Illuminated signs for Christmas using the correct MEWP in a safe way!

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Write your Santa List: a safely illuminating for Christmas and the correct MEWP for doing the job. 

MEWP christmas

Less than a month before Christmas, it’s time to get all the lights and decorations out! Everyone is getting ready, and we can already see in a few cities the Christmas lights out. During this period, a lot of lights and decorations will be put-up, and removed. 

Every year a warning is sent by the IPAF (International Powered Access Federation): removing the seasonal decorations can quickly turn into a huge mess if operators and supervisors are not well trained to the correct use of Mobile Elevating Work Platform (MEWP). 

“Making our streets and shopping centers look festive should never come at the expense of safety – whether it is an individual operator cutting corners to complete a rush job, or a client or contractor not taking proper care and attention in planning and supervising the task. » Peter Douglas, CEO and managing director, IPAF

The three major risks factors when hanging festive lights and decorations are:

#1 A wrong selection of the type of MEWP regarding the height and complexity of the work or the site environment

#2 – Injuries due to the environment of the operation, especially in a public area:

    •  electrocution due to the proximity of overhead power lines
    •  burns and tissue damages due to the exposure to a radio frequency (RF) by a radiation device
    •  collision with a vehicle due to traffic in the immediate vicinity of the intervention site

#3 – An unauthorised use of the MEWP, or untrained personnel that causes an injury

To ensure the safety of the operators and of all people near the jobsite, a risk assessment must be carried out prior any operation. The principle is to evaluate all type of risks during the operation and put in place sufficient control measures to eliminate or minimise those risks. A preliminary site visit is mandatory to evaluate the environment of the intervention. It’s important to bear in mind that circumstances may differ with different criteria:

    • when weather conditions are not the same, with a decrease of brightness for example
    • if the jobsite gets crowded and the density of surrounding traffic or pedestrians is more important
    • If the operation takes more than a day and the operator has to be adaptable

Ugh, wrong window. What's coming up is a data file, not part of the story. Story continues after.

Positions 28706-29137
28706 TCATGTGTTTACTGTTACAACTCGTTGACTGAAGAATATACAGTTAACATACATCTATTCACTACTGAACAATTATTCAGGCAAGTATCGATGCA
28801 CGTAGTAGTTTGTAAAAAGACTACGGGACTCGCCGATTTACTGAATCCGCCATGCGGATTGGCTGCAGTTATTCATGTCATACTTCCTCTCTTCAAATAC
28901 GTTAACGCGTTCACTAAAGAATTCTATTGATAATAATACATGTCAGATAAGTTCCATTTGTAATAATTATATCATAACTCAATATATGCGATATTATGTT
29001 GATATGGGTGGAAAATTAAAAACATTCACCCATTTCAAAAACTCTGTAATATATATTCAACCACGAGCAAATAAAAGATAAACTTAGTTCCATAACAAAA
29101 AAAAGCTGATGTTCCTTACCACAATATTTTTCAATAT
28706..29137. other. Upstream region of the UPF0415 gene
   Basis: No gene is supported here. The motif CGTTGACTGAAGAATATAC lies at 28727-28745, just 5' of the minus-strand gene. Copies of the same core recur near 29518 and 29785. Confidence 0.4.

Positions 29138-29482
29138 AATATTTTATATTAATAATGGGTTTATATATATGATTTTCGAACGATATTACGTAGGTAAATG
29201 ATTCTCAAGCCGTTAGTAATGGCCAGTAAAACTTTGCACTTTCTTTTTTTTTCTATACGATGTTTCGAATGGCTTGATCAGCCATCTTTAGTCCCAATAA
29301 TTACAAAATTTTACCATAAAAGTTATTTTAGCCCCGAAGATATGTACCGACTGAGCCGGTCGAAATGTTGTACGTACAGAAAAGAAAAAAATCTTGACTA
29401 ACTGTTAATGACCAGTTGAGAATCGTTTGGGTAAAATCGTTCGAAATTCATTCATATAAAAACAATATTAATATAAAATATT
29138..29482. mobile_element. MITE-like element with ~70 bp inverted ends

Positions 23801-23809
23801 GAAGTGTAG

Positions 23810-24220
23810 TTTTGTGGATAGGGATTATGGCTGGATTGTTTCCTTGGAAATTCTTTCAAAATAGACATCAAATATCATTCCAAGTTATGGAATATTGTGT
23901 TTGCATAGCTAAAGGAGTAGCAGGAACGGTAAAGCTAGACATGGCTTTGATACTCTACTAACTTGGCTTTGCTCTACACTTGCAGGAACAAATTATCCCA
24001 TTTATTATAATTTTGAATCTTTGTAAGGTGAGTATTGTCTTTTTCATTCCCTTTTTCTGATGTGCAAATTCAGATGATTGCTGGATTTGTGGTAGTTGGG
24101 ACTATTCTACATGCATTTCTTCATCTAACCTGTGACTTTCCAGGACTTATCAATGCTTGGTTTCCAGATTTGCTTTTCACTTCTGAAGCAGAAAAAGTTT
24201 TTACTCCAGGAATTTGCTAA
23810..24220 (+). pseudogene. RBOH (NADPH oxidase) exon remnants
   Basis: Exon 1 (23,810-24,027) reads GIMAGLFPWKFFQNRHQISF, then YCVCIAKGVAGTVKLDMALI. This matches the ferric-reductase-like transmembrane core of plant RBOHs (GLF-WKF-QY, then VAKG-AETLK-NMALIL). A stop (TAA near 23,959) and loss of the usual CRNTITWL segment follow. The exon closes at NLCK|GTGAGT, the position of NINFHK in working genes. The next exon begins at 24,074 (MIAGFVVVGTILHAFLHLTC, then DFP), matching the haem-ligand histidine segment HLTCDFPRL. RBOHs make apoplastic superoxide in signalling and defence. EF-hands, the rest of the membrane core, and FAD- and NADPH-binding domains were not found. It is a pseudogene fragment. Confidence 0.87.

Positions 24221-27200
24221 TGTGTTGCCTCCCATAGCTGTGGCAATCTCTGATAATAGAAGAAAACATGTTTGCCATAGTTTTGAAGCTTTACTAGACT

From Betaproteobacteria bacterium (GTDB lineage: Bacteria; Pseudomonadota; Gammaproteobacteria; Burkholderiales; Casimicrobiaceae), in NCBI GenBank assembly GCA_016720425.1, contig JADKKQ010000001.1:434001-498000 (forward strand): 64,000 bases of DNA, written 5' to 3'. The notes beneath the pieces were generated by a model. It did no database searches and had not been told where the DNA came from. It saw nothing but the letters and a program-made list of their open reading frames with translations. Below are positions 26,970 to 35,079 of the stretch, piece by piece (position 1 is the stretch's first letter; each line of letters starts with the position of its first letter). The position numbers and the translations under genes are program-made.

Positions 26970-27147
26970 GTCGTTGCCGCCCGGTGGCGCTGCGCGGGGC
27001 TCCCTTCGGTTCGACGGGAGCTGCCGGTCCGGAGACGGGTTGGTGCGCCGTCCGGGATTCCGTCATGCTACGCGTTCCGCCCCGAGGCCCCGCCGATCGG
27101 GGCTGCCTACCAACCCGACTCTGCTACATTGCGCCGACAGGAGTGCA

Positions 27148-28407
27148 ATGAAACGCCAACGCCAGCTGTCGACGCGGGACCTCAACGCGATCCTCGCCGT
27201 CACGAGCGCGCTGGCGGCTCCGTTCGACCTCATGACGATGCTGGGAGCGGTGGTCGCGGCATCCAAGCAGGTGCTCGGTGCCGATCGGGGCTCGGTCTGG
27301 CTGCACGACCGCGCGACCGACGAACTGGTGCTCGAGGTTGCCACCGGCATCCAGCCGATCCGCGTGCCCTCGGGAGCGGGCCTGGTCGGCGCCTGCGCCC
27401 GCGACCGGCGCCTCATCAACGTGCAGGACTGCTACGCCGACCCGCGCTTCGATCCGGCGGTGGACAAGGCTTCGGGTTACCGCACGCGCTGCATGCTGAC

Source: IPAF

Once the risk assessment and site assessment are done, there are 4 vigilance key points on which you need to pay attention


After properly doing a risk and site assessments, the selection of the correct and more suitable MEWP can be done. Apart from the common and usual requirements such as height, outreach load/people loading rate, supported wind speed, power source, there are other factors to be considered for putting on Christmas lights!

These include: duration of the work, necessary configuration for unloading, type of ground and proximity to other hazards…

Every one of these criteria should influence correct machine selection and is very important to think off beforehand.

Find out more about work near overhead power lines here: « Avoiding electrical accidents« , to stay safe when putting on Christmas lights in the streets.


You have to make sure that all MEWPs you are using are in safe working conditions, that they comply with local regulations and manufacturer’s requirements.

Don’t forget your daily pre-use inspection before starting your work

  • Ensure that the machine is suitable for the nature of the work to be performed
  • Verify that he or she has received a training for the type of machine
  • Consult the machine’s documents and perform a visual check 
HA20 LE - Application-night


It is important to make sure your being seen on your worksite to avoid any incident. PPE are not an option, you should always wear them while working and keep them in a good state to ensure everyone’s safety. Find out our recommendations for checking your PPE and making sure you’re wearing it correctly:  « Focus on fall arrest equipment »

Also think about protecting the neighbourhood when the jobsite is ending at the end of the day. Storing the MEWP in a closed area will be safer than to leave it in the street, even if a secure area is delimited around it.


Make sure that every operator driving the MEWP is well trained and have all authorizations and driving licence up to date.

The jobsite supervisor should have a perfect overview of all individual skills and limitations to seek advice and competent assistance when required. A specific briefing must be proposed to all operators, during which the list of all risk factors related to the work site must be discussed.
Some complementary micro-learning could be offered to address specific risks situations as electrocution, traffic or unloading.

For more in-depth explanations around these 4 vigilance key points, please refer to IPAF’s booklet around “Safe use of MEWPs in public areas”.

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